The Gasol brothers will have to pass the torch soon. Pau and Marc have been the backbone of the Spanish national team for more than a decade, but at 37 and 32, respectively, every major tournament they play in from here on might be their last. For a country without a talent pool as deep as the United States, a family that produces multiple NBA-caliber players is an incredible luxury. The good news for Spain is they have another one waiting in the wings. Willy Hernangomez, 23, and Juancho Hernangomez, 21, just finished their rookie seasons in the NBA, and both are playing well in roles off the bench at EuroBasket.
Like Pau and Marc, Willy and Juancho have dramatically different games and body types. At 6-foot-11 and 240 pounds, Willy is the big brother, a bruiser who loves to throw his body around and muck things up in the paint. Juancho, at 6-foot-9 and 230 pounds, is slender and angular, a combo forward who can light up the defense from behind the 3-point line. Willy was drafted at no. 35 overall by the Knicks in 2015, and he gradually earned playing time over the course of his rookie season, forming a supersized frontline with Kristaps Porzingis, his former teammate at Sevilla. Juancho was taken by the Nuggets at no. 15 overall in 2016, and he carved out a small role as a reserve as part of a crowded frontcourt rotation in Denver. They play like guys who have been influenced by the Gasols: They are intuitive players who can read the floor, move the ball, and make their teammates better.
Juancho has the bigger role for the Spanish team because he can play with both of the Gasol brothers. He is averaging 9.3 points and 6.3 rebounds in 20.6 minutes per game at EuroBasket. Spain uses him primarily as a floor spacer. He runs around screens and spots up like a much smaller player. He’s a capable shooter, shooting 6-of-17 (35.3 percent) from deep in the tournament after going 46-of-113 (40.7 percent) from 3 in his first season in the NBA. A guy who plays with Ricky Rubio and two traditional big men has to be able to stretch the floor, and Hernangomez can open up space by moving off the ball:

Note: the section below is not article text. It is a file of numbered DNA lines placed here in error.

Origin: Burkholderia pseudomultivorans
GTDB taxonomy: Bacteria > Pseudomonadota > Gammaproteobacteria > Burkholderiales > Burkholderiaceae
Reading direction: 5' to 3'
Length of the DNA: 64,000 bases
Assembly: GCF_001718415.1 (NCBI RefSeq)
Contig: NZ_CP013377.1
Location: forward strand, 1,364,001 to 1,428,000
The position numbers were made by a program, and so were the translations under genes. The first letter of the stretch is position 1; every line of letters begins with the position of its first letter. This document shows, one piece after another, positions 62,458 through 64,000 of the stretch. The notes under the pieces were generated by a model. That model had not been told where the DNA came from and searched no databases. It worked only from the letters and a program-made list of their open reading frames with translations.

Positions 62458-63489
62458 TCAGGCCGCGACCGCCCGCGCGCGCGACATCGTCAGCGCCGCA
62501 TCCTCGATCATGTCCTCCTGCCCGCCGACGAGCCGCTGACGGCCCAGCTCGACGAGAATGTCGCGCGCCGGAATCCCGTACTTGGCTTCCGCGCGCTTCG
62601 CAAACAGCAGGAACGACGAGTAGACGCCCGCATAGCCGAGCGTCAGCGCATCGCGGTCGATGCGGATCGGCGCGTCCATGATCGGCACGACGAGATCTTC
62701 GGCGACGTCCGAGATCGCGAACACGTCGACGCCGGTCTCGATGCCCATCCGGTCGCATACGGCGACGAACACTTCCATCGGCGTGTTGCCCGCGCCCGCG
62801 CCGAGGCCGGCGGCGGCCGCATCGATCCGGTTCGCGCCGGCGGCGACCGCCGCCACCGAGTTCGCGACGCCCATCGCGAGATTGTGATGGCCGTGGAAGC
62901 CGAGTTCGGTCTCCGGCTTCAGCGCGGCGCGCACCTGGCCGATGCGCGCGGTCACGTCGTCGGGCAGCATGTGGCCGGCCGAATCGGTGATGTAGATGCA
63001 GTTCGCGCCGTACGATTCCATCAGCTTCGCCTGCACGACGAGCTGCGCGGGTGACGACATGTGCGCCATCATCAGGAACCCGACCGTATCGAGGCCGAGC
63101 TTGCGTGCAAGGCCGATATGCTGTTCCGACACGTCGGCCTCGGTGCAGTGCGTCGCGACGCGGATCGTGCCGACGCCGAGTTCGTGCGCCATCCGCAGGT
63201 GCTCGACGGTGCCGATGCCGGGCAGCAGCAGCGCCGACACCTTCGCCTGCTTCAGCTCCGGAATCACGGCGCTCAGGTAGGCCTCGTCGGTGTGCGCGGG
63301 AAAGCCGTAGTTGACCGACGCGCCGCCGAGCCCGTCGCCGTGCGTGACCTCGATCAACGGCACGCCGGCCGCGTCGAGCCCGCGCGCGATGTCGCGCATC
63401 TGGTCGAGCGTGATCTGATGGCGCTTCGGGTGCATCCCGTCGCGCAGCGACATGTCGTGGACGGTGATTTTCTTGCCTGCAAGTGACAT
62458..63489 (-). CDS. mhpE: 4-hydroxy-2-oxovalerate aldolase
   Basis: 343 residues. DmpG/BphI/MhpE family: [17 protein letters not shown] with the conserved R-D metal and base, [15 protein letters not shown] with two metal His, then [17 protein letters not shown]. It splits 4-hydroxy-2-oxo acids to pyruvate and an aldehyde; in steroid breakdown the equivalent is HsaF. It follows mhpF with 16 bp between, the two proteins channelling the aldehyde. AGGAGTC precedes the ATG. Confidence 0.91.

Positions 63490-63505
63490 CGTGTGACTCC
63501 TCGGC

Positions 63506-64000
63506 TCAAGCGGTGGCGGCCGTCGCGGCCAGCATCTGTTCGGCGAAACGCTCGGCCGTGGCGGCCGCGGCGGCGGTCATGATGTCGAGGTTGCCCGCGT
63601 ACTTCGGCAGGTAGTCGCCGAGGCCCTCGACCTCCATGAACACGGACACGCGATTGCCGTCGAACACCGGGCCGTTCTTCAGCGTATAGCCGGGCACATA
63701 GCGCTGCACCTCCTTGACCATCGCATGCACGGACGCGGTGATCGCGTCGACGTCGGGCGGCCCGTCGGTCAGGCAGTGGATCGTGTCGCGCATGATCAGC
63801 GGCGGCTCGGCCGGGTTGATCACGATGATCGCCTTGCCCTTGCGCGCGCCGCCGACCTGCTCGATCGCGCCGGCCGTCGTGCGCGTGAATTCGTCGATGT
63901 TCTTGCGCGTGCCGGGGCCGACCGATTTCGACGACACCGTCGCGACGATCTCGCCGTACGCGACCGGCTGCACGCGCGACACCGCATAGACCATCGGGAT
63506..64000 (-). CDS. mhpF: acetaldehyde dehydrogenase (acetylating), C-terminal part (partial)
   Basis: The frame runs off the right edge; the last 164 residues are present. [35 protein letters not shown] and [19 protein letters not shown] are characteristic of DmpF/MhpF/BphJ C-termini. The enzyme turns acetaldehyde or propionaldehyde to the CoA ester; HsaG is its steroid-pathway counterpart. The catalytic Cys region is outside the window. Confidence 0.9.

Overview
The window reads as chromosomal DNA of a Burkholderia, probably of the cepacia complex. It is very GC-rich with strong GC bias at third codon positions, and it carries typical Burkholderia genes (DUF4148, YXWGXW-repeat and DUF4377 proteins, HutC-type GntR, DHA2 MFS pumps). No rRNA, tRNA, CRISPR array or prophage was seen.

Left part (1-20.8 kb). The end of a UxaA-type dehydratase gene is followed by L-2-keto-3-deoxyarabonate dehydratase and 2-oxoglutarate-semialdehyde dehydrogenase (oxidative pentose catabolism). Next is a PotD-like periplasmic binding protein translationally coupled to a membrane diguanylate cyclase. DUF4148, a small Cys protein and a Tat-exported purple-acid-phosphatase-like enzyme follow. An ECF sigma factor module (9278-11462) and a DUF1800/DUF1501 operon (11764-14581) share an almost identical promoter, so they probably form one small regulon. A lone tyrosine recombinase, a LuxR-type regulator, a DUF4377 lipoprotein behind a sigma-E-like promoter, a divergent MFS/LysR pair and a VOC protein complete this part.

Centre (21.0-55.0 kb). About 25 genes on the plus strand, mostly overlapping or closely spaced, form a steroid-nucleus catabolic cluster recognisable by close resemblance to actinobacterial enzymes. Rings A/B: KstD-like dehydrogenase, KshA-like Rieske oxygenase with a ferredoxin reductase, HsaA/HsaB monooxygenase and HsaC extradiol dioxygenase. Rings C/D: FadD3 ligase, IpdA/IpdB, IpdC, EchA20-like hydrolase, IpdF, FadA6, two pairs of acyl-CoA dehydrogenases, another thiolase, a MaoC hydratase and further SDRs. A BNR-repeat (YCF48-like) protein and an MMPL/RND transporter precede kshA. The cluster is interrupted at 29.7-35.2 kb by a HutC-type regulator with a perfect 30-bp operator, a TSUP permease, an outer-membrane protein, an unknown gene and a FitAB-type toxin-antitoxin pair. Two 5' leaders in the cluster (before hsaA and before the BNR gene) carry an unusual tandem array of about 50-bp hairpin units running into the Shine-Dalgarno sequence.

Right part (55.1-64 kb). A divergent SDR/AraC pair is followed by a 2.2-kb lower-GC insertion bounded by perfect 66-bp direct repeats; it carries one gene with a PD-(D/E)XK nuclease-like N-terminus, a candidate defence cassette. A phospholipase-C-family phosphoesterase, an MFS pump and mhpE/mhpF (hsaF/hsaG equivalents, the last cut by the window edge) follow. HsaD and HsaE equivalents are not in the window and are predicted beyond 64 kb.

Juancho can also make plays for others off the bounce, adding an element of flexibility necessary for an offense to function with so many bigger players on the floor. He doesn’t get to play with the ball in his hands much, either in Denver or with Spain, but he can serve as a secondary playmaker and take some pressure off the guards:
While combo forwards are automatically slotted as small-ball 4s these days, the resulting logjam at power forward leaguewide means minutes are hard to come by. Just look at how many other players the Nuggets can use at the 4: Paul Millsap, Kenneth Faried, Wilson Chandler, Darrell Arthur, Trey Lyles (whom they traded down 11 spots in the draft to acquire), and Tyler Lydon, whom they took with the no. 24 overall pick. Of those six, only Chandler, the Nuggets’ starting 3, could function as a small forward. Juancho’s ability to shoot and make plays from the 3-point line means he can as well, and it benefits his team in several ways.
One is on the glass, where Juancho has a knack for getting his hands on balls. He has a rare combination of 3-point shooting and offensive rebounding ability: He was one of only five players in the NBA last season who shot 40 percent from 3 on at least 100 attempts while also posting an offensive rebounding percentage greater than 5. Even when he doesn’t get the board himself, he will keep it alive and create a chance for one of his teammates:
The other is increasing the amount of length on the floor defensively. Juancho averaged 1.3 steals and 0.5 blocks per 36 minutes of playing time as a rookie, and he has three steals and six blocks over seven games at EuroBasket. Watch him track former Boston College guard Tyrese Rice, pick him up when he cuts to the rim, and pin his shot off the glass:
The key to making a positional downshift work for the bigger guy is having the ability to stick with smaller players on the perimeter. With neither Sergio Llull nor Rudy Fernandez playing for the national team this summer, Spain has needed Juancho to spend a lot of time on the other team’s primary wing scorer. His best showing came in their 79-73 win over Croatia in group play, when he helped hold Pacers wing Bojan Bogdanovic (who averaged 22.5 points on 57.7 percent shooting in the tournament) to 15 points on 6-of-16 shooting. Juancho isn’t an elite athlete, but he’s a smart defender who uses his size well. In this sequence, he fights over a screen, funnels Bogdanovic into a shotblocker, recovers on him at the 3-point line and then forces him into a difficult fadeaway: